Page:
Friday, May 06, 2005


By Reymundo Salao

KINGDOM OF HEAVEN is an epic tale of a common man named Balian, who discovers his nobility when his long-lost father, who is a nobleman and a knight has revealed himself before him. Together, they venture to Jerusalem, the holy land, with the Crusades of the Roman Catholic Church, where he finds himself thrust into a decades-long war. In Jerusalem, he serves a dying king, falls in love with a queen, and rises to knighthood. But peace in Jerusalem is fragile, and when a war has erupted between the Christians and the Muslims that threatens the people of Jerusalem, Balian is burdened with the responsibility and the leadership to defend it.

Any chick would remember Orlando Bloom to be the chick-magnet elf Legolas in the Lord of the Rings saga, the lead role, along with Johnny Depp, in Pirates of the Caribbean, and a pathetic role in the lame (and moderately enjoyable) epic Troy. Well, this movie marks his first lead role in an enormous film project. And indeed, his acting has greatly matured from the weak one-liners he mumbles in Pirates of the Caribbean. He's not just sporting a bow and arrow, but a great big sword this time. He gets to deliver an inspirational pre-war speech too, that can be compared with Aragorn's speech on the Battle of Helm's Deep in Lord of the Rings: Two Towers. His character is also a very serious character; you can't imagine a protagonist having a murder scene killing a priest in the first part of the movie, then having the transition of obedient son, honorable warrior, and inspirational commander. It may not have been over-the-top acting, but it satisfies the drama demanded by the storyline. Also appearing are these marvelous actors; Liam Neeson, who plays the father of Balian, David Thewlis, and Jeremy Irons who has a battle scar on his face that give him a menacing and cool look.

The script was written by William Monahan. The movie is filled with really thought-provoking dialogues, philosophies, and war tactics. So much so that it would make sense for somebody to take notes while watching the film. I personally like the line of Jeremy Irons talking about when he joined the crusades, he thought he was fighting for God and Glory, only to discover later on that he was fighting for wealth and territory, and this gave him great shame. Which is true because as Christians, I think we should be ashamed of that dark part of history when the crusades ventured out into distant lands, bringing with them the name of God, only to inflict bloodshed and start wars. Ever wonder why many extremist Muslim groups are so bent on war against Christians? This movie reminds us that there were many times in the shameful chapters of history when the Christians struck first. The movie is actually a relevant piece of reflection when we compare it with the state of things nowadays when there is much extremist violence and extremist threat not only in Iraq, America, Europe, but most especially here in the Philippines and the whole of Southeast Asia, as well. A point of comparison also is how bigotry grotesquely exists against Muslims. How there are people nowadays who would just jump to conclusions because of unnecessary hate. And how this hate would only bring much trouble to us all. The film is set during the centuries when theological dogmatic power was as great as the power of kings and emperors, godlike power over citizenry, that people would never question the authority of Church leaders. But there were church leaders which exercise their great influence in wrong, twisted, immoral ways. I really cannot assure whether such a practice still exists now in our time, or not. But I cannot help but be reminded by the current case of the University of San Agustin, the current strike their teachers have been holding for so long a time, and the priest that seems to ignore their plea. In my humble opinion, there still are those who are not worthy of their titles.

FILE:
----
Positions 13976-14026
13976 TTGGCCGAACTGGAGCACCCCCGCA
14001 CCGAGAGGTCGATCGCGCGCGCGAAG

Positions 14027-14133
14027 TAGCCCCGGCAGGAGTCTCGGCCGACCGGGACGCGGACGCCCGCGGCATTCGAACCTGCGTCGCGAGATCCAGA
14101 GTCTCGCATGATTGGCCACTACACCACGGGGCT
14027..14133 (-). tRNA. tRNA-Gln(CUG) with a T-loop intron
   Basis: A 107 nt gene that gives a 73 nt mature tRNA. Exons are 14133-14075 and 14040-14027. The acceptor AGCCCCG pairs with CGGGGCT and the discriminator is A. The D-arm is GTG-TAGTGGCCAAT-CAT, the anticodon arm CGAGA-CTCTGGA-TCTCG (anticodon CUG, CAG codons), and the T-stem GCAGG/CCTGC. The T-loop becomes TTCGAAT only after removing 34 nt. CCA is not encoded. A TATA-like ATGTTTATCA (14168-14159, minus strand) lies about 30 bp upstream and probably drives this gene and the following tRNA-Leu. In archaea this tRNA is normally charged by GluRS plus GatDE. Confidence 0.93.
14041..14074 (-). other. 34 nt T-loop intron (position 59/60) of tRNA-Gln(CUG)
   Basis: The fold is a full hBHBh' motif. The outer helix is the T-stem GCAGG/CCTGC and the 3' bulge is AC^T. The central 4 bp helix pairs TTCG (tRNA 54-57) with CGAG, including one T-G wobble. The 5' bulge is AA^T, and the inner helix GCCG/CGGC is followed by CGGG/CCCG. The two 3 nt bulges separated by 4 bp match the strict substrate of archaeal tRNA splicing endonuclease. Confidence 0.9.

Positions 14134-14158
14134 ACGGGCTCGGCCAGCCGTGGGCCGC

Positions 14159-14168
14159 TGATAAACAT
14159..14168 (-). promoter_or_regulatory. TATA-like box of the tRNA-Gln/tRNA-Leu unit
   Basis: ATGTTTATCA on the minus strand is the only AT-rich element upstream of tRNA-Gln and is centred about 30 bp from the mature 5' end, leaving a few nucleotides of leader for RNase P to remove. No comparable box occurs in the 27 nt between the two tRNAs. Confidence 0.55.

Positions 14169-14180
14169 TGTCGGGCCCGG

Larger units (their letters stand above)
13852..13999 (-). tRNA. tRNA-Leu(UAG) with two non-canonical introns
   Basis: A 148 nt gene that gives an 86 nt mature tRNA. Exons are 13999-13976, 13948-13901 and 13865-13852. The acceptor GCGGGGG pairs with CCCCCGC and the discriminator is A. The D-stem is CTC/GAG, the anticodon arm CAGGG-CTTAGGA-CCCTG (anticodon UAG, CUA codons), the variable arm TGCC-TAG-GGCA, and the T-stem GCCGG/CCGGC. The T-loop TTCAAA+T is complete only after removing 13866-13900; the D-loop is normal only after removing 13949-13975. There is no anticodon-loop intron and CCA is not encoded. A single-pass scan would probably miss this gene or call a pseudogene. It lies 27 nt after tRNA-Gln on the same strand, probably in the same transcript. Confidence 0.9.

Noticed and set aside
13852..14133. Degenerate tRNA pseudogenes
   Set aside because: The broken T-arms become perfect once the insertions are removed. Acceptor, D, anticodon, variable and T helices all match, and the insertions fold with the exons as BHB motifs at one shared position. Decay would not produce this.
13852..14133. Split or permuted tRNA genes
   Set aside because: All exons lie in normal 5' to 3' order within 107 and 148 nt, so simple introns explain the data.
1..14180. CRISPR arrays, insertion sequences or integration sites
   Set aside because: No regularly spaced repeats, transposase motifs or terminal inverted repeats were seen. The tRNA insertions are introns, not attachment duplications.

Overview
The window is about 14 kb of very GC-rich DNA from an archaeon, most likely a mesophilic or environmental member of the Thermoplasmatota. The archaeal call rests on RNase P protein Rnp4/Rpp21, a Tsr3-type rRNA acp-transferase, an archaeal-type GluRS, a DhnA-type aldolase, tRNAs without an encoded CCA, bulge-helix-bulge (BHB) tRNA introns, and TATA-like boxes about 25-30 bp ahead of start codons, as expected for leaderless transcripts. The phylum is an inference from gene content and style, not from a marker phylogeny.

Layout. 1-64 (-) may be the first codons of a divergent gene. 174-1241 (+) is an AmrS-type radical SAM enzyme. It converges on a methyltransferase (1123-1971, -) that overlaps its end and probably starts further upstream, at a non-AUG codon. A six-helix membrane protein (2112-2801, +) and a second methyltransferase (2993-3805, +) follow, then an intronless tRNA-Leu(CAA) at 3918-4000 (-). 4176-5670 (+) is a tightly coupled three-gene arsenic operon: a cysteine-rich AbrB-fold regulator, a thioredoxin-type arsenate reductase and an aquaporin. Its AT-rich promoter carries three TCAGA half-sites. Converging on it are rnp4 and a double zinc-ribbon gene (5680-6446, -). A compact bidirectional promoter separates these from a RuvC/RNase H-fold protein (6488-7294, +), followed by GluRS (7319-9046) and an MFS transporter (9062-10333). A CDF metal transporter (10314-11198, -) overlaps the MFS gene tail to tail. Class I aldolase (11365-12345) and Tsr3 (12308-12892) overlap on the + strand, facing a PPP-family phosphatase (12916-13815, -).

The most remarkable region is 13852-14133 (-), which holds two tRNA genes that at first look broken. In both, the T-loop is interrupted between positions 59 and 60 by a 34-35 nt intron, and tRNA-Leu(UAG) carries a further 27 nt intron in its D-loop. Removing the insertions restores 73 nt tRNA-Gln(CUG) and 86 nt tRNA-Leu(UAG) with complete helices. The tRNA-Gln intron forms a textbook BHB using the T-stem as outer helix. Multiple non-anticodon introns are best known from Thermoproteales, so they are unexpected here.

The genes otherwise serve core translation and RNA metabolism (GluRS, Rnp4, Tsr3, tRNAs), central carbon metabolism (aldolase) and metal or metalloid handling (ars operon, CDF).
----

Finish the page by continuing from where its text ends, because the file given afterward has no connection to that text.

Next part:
Although the movie has some elements of a love story, I would consider it a guy drama, as most of the movie is on theological philosophies, warrior honor, and war tactics. The wordy middle part is very intellectual, but the patience of those who crave for the action part of it will immensely be satisfied when they reach the part where the war begins. KINGDOM OF HEAVEN is directed by Ridley Scott, who is one of the gods among film directors. He is best known for his work in movies such as "Gladiator", "Alien", and "Black Hawk Down" When I saw the first part of "Gladiator" where the protagonist Maximus was still a general leading a battle against the Vandals (were they the Vandals? Or the Saxons?), I was breathless. Especially in the scene where a swarm of torched arrows were flying in mid-air, I was stunned in awe. This was directed by Ridley Scott, and I was craving for a Ridley Scott war epic that is bigger and longer than this one scene in "Gladiator" With "Kingdom of Heaven" my cinematic bloodthirst was satisfied to the fullest. I would make no mistake to say that KINGDOM OF HEAVEN is this year's historical war epic event of the year. Its screening schedules at Robinsons Movieworld are the following: 11:00 AM, 1:30 PM, 4:05, 6:40, 9:15 PM

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